This Week's Story

One thousand black soldiers in 54th regiment choose to fight, despite unfair pay, terrible weather, and lack of sleep and food.

This Week’s Story relives American history and the Bible through brief inspiring stories presented on mp3 audio recordings and text for reading.

Civil War: into the fire, part three

An unusual cargo of Union soldiers moved by ship down the United States coast. Aboard were 1,000 black soldiers and 29 white officers. These men were the 54th Massachusetts Volunteer Infantry Regiment. It was the first regiment of black soldiers formed by the express permission of President Lincoln and his cabinet. The 54th’s objective would be to lead an attack on Fort Wagner. The fort protected the city of Charleston!

Charleston was the heart of the Confederacy--known for beauty, wealth, the auction of thousands of slaves, and smuggling operations for the Confederates. It was a center for passing weapons and supplies by water and land for the South.

The biggest concern of the 54th was to rescue slaves. As the 54th Regiment was aboard ship, there were men, women, and children in pens in Charleston being held until their auction.

The 54th landed on Hilton Head. Soon they were ordered on a mission led by Colonel Montgomery, a soldier known for cruelty to Confederates and his own men. Colonel Shaw, commander of the 54th was unhappy to be under his command.

The gunboats shelled the city. Then Montgomery’s men and the 54th were ordered to plunder and take whatever they wanted. Shaw changed the order for his men, even though Colonel Montgomery was his superior. Shaw told his men. “Take only what is needed at camp.”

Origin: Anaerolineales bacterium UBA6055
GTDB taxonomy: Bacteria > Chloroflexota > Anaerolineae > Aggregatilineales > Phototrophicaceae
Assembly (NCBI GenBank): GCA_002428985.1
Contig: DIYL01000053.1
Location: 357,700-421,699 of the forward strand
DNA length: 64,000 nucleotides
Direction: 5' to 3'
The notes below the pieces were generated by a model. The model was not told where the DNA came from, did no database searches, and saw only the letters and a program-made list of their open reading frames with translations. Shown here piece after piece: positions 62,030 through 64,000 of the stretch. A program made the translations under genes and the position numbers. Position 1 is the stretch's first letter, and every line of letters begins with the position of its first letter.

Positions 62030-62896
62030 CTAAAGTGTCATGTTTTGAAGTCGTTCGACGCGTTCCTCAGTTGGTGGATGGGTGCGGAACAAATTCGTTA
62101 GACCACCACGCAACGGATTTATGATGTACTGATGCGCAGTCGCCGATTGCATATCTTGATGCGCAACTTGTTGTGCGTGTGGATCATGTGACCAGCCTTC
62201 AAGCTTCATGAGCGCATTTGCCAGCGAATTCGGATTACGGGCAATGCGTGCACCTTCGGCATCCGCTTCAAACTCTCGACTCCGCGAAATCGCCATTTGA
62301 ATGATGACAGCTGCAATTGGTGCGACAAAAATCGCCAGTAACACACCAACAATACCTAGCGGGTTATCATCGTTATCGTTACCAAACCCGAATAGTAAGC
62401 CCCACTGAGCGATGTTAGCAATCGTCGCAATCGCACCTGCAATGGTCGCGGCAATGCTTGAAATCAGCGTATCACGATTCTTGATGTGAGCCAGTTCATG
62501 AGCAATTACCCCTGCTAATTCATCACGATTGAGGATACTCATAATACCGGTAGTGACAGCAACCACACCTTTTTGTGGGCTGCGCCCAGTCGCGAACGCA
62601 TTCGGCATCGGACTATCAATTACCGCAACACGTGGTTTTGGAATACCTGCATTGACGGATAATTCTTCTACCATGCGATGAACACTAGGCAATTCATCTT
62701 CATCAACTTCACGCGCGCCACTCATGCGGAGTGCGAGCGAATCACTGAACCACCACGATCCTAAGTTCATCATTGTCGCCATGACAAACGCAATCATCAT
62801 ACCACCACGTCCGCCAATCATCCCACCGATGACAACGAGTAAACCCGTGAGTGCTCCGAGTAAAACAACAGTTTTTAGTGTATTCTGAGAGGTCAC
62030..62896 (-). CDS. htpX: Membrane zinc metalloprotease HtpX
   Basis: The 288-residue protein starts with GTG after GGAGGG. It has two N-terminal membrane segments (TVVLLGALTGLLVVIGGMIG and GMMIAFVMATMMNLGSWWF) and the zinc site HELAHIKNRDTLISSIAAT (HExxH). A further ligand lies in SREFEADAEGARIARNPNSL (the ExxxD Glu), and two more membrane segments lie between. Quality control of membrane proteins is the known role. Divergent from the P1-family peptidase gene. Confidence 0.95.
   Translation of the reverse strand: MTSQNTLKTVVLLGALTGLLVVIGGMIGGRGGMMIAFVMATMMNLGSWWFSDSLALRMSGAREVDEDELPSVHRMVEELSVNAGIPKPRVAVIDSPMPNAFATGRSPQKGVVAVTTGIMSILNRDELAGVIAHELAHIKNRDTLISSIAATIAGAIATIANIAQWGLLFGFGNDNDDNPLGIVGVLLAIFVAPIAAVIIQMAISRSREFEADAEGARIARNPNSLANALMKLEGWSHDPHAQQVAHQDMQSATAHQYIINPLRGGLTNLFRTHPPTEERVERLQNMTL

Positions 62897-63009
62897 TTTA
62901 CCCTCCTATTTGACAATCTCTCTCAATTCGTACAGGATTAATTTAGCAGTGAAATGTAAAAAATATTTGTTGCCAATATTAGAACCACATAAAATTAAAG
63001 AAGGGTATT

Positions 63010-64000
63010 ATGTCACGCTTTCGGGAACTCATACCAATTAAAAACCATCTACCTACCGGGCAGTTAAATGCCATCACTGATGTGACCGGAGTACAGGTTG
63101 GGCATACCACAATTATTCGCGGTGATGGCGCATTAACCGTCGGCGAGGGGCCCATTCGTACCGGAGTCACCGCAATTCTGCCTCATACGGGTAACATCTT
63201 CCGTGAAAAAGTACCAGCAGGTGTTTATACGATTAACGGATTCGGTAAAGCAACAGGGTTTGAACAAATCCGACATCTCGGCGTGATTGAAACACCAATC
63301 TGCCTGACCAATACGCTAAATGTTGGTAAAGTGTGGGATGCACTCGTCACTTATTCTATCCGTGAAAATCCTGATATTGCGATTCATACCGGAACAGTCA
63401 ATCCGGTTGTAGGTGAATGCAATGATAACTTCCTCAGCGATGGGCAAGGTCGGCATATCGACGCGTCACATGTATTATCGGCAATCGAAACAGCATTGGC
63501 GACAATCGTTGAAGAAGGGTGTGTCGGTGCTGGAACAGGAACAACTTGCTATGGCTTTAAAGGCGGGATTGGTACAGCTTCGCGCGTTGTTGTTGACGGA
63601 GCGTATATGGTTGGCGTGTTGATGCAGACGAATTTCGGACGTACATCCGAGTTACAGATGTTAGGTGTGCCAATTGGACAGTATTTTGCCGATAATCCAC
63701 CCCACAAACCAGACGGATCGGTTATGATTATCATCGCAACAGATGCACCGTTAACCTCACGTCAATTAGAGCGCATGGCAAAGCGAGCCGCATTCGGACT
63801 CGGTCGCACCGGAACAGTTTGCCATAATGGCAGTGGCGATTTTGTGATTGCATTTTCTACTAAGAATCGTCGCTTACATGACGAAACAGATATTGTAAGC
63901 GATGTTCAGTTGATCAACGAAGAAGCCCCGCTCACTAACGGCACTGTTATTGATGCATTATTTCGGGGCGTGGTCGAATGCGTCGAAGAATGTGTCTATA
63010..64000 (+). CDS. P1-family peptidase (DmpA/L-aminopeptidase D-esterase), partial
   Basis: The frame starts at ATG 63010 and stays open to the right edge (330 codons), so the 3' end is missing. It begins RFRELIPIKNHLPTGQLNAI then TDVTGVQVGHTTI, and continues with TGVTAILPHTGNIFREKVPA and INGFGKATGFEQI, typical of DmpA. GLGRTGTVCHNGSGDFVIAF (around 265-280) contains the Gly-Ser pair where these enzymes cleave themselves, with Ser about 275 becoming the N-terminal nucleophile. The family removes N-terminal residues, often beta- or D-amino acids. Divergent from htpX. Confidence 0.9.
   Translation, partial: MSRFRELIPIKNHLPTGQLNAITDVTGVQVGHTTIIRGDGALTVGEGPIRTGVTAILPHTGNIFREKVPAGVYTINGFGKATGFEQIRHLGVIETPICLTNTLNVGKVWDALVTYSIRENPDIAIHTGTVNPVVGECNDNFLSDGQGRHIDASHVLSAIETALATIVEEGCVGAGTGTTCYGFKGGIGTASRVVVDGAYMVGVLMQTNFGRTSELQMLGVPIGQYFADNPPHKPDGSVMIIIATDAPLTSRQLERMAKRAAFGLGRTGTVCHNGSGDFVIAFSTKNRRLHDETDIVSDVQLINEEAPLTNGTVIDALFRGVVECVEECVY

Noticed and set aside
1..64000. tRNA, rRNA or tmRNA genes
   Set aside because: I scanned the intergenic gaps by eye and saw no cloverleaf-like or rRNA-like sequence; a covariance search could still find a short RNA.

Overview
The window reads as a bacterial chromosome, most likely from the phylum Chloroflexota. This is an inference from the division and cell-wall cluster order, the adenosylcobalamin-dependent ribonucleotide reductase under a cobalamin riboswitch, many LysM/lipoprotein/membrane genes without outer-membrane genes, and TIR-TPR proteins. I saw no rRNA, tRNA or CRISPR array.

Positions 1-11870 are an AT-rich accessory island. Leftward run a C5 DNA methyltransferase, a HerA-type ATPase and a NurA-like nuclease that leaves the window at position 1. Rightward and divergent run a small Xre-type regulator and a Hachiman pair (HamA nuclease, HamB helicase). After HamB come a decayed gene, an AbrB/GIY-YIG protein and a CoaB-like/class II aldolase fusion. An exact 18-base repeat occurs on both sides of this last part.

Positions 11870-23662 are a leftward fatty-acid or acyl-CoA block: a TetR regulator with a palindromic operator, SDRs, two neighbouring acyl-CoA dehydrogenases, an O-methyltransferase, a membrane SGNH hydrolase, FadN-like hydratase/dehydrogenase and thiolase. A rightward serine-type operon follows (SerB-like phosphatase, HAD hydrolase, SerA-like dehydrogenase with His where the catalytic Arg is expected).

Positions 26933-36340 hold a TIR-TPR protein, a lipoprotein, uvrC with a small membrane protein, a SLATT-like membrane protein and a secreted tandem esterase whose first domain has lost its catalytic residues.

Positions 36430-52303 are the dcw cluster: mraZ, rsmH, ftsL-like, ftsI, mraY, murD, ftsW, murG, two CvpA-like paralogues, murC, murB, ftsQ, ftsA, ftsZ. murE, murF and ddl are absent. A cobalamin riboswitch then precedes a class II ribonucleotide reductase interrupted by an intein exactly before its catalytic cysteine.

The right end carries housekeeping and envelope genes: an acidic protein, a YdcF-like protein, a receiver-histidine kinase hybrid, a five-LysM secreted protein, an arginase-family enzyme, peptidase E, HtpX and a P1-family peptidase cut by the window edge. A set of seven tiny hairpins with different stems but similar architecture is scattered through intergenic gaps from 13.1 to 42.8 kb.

By Montgomery’s order the lovely town of Darien was burned. One company of the 54th was forced to participate. Shaw protested. Montgomery replied, “I am happy to take the responsibility on my shoulders. The Southerners must be made to feel that this is a real war, and they [must} be swept away by the hand of God.” The men of the 54th stood by silently as the fires were set.

About one month after the 54th left Boston they were mustered to be paid for the first time. Many had families at home depending on money from their husbands and fathers. When the blacks were paid, they discovered that they would not be paid equal pay with whites.

Instead of receiving $13.00 a month plus a clothing allowance like the whites, they would be given $10.00 a month like laborers, not soldiers. Their clothing allowance was $3.00 to be taken from their regular pay.

Colonel Shaw wrote Governor Andrew, “The men enlisted on the specific understanding that they were to be on the same footing as all other Massachusetts troops.” The men refused to be paid the reduced pay, despite the suffering it caused for them and their families.

Shaw went further, “The men should be mustered out of the service or receive the full pay which was promised them.”

It was a year and a half before Congress paid the recruits fairly. To the admiration of many observers, the black soldiers still wanted to go into battle.

Another delay occurred when the 54th had to fight with terrible weather, swamp, lack of sleep, and pathetic amounts of food. Then they began the formidable charge on Fort Wagner.

Join us for the final ascent to the fort.

This is Scott Thomas for Barbara Steiner inviting you to listen to

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